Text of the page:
Access to Telework
Nationwide, more than 40% of adults with disabilities are unemployed. Many lack the resources necessary to gain employment and face barriers that impede the employment process. In some cases, people with disabilities are unable to access needed equipment to facilitate employment. People with disabilities lack the financial resources to purchase computers and related equipment that would facilitate alternative employment options such as telecommuting.
In Minnesota, 36% of all people with disabilities age 18 and over are unemployed compared with 4.4% of the general population. The 2000 Minnesota Census indicates that of the 670,000 individuals who identified themselves as having a disability, more than 250,000 lived outside the seven-county metropolitan area. People with disabilities who live in Greater Minnesota face unemployment rates that are soaring, as companies downsize and move or go out of business. A lack of transportation in rural areas and a decrease in metropolitan transit services have resulted in decreased employment options, as people with disabilities are unable to get to work.
Minnesota recently received support from the US Rehabilitation Services Administration to develop Access to Telework, a finance program, supporting employment for people with disabilities. The grant provides funding to the STAR Program, who has a contract with Equipalife (formerly Assistive Technology of Minnesota) to administer the project. Financing can be provided to people with disabilities for the purchase of assistive technology devices and equipment related to employment.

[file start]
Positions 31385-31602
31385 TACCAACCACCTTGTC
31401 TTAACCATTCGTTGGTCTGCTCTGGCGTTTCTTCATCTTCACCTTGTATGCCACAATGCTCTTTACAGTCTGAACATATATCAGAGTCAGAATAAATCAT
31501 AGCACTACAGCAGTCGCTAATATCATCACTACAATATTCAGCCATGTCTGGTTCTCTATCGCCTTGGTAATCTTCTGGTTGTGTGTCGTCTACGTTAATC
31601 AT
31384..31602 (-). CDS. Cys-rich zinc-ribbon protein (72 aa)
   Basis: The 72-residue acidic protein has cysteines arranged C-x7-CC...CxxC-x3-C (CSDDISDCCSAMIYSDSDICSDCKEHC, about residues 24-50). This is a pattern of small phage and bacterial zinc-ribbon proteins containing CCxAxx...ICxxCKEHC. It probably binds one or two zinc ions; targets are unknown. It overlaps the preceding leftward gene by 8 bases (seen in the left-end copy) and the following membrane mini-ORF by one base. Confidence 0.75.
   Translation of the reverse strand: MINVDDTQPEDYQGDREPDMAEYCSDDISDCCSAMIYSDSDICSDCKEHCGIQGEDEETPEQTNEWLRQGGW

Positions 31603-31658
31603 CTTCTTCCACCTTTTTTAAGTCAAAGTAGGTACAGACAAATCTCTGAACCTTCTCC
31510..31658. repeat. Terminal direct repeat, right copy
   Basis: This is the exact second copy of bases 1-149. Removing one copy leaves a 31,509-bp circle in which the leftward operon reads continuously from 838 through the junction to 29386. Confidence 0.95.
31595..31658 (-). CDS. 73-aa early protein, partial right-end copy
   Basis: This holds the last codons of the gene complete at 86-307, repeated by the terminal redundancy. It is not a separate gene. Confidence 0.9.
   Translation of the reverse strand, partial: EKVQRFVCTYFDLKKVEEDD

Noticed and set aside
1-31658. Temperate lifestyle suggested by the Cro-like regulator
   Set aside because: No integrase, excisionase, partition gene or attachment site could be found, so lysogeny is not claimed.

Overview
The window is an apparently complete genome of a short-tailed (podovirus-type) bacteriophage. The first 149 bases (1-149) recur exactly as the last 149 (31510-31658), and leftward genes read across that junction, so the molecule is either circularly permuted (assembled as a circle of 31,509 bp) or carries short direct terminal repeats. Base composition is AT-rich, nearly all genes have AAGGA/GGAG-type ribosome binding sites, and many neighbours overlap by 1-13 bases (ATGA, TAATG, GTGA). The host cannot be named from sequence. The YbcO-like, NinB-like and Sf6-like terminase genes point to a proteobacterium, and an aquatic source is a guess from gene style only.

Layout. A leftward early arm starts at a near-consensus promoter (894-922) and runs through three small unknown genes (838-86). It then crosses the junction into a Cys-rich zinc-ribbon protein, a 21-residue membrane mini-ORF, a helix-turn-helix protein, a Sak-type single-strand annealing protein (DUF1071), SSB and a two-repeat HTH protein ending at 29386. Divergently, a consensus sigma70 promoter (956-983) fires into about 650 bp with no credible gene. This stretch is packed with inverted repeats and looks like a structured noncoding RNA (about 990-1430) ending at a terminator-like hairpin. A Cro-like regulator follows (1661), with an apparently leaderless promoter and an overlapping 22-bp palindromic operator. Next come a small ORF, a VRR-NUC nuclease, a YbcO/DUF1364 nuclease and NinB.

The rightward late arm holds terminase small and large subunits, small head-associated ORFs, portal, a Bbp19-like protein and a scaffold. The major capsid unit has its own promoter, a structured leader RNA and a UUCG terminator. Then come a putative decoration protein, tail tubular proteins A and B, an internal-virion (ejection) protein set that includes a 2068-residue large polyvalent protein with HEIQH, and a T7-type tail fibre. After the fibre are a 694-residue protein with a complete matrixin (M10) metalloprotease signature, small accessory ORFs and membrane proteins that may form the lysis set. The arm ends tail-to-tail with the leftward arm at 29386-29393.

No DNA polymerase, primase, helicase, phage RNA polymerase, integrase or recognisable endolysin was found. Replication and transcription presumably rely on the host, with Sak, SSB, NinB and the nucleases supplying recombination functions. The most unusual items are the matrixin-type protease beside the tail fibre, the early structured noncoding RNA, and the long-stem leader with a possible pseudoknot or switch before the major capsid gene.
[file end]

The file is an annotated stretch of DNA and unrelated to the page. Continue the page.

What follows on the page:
The Telework project supports the purchase of computers, AT and other equipment necessary for employment with a focus on telecommuting. Over fifty percent of loan applicants seek financial support to purchase transportation and other AT devices needed for work. Many of the current loan applicants are unable to obtain a loan because of credit or bankruptcy problems. Creating a revolving loan fund and expanding the low interest loan program to include computers and adaptive equipment needed for employment will expand financial options for Minnesotans with disabilities. A revolving loan fund will provide revenues that will support the program over time. The revolving fund will establish guidelines so that individuals, who in the past, have been declined for a traditional loan, will have a second opportunity.
The STAR Program, Minnesota's AT Act Project, will oversee the project through its contractual arrangement with Equipalife.
Contact Equipalife for more information:
TeleworkTools.org is a gateway into the world of Telework for interested employers and jobseekers.